'The Dropout': Inside Amanda Seyfried's Recreation of Elizabeth Holmes' Distinct Voice and Style (Exclusive)

Seyfried portrays the Theranos founder who was convicted of fraud in the Hulu true-crime miniseries 'The Dropout.'

Following her Oscar-nominated turn as actress Marion Davies in Mank, Amanda Seyfried delivers another award-worthy performance thanks to her portrayal of disgraced Theranos founder Elizabeth Holmes, who was convicted of fraud, in Hulu’s true-crime miniseries, The Dropout. Most notably, the 36-year-old actress recreates her real-life counterpart’s distinct baritone voice and signature style, which included a black turtleneck sweater accessorized with a green juice smoothie. 

The key, Seyfried and showrunner Elizabeth Meriwether tell ET, was to make sure the actress’ portrayal was not to make a joke of Holmes, which has already been done countless times by comedic performers, including Saturday Night Live star Chloe Fineman. In fact, when it came to the voice, it was something Seyfried was able to develop over time, just as the socially awkward 19-year-old Stanford dropout had to as she came into her own as the founder of a healthcare technology startup in the male-dominated Silicon Valley. 

“I had a little freedom because her voice developed over time, and because it wasn’t super natural for her, it wasn’t very natural for me,” Seyfried says. “I could get away with, you know, falling out of it and inconsistencies that actually worked. So there wasn’t as much pressure in that respect.” But it did take “lots of hours” of practice, using tricks with breathing and shaping her mouth, as well as watching tapes of Holmes’ deposition to get her voice, which was already naturally higher, to Holmes’ lower register. “I was working really hard because, obviously, it was important,” she says, noting, “I know [the tapes] word for word.”  


The evolution of Holmes’ voice and when she adopts a look modeled after her idol, Apple founder Steve Jobs, is seen over the course of the first three episodes, which debut on Thursday, March 3. Opening with a frazzled Holmes during a deposition with lawyers after the fallout over the company’s fraudulent claims about its revolutionary blood-sampling technology, the episodes then jump back to her childhood and high school days while showing how she slowly changed over time. 

Those anecdotes come from the ABC News podcast, which the series is adapted from. “It made me wonder about who she was before Stanford and if learning about the full picture of her life added to the understanding of her story,” Meriwether says. “And I felt like it did.”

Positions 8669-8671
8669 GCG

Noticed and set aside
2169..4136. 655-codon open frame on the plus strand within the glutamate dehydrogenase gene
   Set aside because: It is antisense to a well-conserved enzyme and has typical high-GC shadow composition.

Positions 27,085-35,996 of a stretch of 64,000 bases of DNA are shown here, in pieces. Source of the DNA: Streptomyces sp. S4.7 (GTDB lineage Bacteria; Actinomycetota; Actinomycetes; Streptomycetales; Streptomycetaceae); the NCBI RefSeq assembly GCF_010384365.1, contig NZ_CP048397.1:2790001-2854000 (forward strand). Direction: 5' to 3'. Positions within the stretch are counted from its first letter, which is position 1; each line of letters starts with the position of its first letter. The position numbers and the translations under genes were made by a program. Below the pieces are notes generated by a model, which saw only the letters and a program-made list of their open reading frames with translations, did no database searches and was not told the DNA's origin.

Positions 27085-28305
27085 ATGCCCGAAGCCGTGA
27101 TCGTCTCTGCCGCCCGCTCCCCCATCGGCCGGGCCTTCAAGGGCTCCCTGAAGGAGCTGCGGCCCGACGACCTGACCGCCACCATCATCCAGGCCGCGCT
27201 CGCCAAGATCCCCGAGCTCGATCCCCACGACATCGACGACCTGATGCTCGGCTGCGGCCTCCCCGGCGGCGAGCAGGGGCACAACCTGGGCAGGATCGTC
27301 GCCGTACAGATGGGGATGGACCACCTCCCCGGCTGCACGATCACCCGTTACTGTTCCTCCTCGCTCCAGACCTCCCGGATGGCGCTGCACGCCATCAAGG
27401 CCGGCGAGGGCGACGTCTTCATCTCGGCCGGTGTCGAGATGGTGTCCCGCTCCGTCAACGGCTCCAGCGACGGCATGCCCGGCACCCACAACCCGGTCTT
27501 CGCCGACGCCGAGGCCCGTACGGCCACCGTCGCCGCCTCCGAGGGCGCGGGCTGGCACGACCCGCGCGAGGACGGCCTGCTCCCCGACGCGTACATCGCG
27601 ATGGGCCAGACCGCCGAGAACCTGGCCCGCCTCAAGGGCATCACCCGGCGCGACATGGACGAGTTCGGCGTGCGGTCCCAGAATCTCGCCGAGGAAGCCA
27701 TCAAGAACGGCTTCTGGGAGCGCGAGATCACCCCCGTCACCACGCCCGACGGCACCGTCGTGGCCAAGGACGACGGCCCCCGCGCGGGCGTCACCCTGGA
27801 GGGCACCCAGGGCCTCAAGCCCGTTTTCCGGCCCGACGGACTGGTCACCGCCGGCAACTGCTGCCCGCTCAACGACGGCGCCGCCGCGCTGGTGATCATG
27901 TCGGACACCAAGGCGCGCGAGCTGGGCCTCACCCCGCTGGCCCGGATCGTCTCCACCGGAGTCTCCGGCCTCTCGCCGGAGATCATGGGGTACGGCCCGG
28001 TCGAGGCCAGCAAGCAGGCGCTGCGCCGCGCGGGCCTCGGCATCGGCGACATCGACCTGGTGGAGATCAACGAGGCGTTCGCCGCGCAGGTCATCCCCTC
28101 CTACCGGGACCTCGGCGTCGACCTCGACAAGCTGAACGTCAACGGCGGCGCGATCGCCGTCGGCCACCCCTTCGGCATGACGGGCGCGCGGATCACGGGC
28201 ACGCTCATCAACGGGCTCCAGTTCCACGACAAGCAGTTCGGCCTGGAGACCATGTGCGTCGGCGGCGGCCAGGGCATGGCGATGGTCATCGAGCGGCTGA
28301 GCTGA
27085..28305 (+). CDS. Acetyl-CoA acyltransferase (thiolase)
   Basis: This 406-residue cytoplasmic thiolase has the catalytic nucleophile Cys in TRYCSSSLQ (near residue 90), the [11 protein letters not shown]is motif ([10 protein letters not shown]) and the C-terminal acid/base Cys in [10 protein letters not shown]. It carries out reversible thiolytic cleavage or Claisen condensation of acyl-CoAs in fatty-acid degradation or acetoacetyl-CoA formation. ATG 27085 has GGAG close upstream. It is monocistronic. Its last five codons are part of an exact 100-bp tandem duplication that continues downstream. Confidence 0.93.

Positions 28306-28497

It’s not until she hits a breaking point during the early days of Theranos that sees the literal creation of the Holmes people now know. During one scene, in episode three (“Green Juice”) written by Hilary Bettis, Holmes is in her closet, staring at herself in the mirror as she tests out different variations of her voice as she pretends to speak to investors. 

“It was important to me to make the transformation into an entire episode,” Meriwether says. “I didn’t want to start with her already in [her element]. I wanted to show what that evolution was. And I felt like that transformation was really based on the pressures and the emotions that were going on in the company at that time.”


She adds that showcasing that transformation was important “because I felt like she has become a bit of a caricature in the national imagination. I think [her image] has gotten a little bit removed from what was actually going on in the company at that time. And I really wanted the show to explore for a young woman, what would push them to transform in that way.”

Those scripts were ultimately what helped Seyfried unlock who Holmes is and then channel her onscreen. “I came at it very much as an actor playing her. Then I went to a place of like, ‘OK, I want to get to know this woman. I really want to know what’s going on,’” the actress says. 

By the end of episode three, a newly confident and resolved Holmes, clad in her familiar outfit, has emerged. And it’s when Seyfried truly becomes another person altogether. For those on set, it was stunning to see. “I found it so stunning because it wasn’t an impersonation,” says Elizabeth Marvel, who portrays Holmes’ mother, Noel. “It was definitely her own unique creation, but it was perfect.”


“I’m not surprised that she was able to pull off such a huge transformation,” says Camryn Mi-Young Kim, who plays Theranos employee Erika Cheung. “But when she first opened her mouth, I had to take a moment and be like, ‘OK. I’m not talking to Amanda, I’m talking to Elizabeth right now.’”

“This is the role of a lifetime,” adds Michaela Watkins, who appears later as Theranos legal counsel Linda Tanner, adding, "If it came to me, I don’t think I could do it.”

Meriwether was also blown away by Seyfried’s portrayal. “I just felt like, ‘I can’t see the seams.’ Like, I can’t see how she did it,” the showrunner says, adding that when Seyfried was cast in the role after Kate McKinnon  dropped out to star in Joe vs. Carole, the series finally came together. “I was just so happy to have her.” 

“It’s a really tricky tone. I mean, there’s some comedy in the series, but it's definitely never satirical and the characters are not caricatures,” Meriwether continues. “And so, it was so important to find an actress who understood that and wanted to perform the character without judgment. And she just really understood that.” 

She concludes, “I mostly just felt like, ‘OK, we have a show now. I can tell the story I want to tell and it’s because of her.’”

The first three episodes of The Dropout premiere March 3 on Hulu, with new episodes debuting weekly on Thursdays.

Reporting by Lauren Zima and Stacy Lambe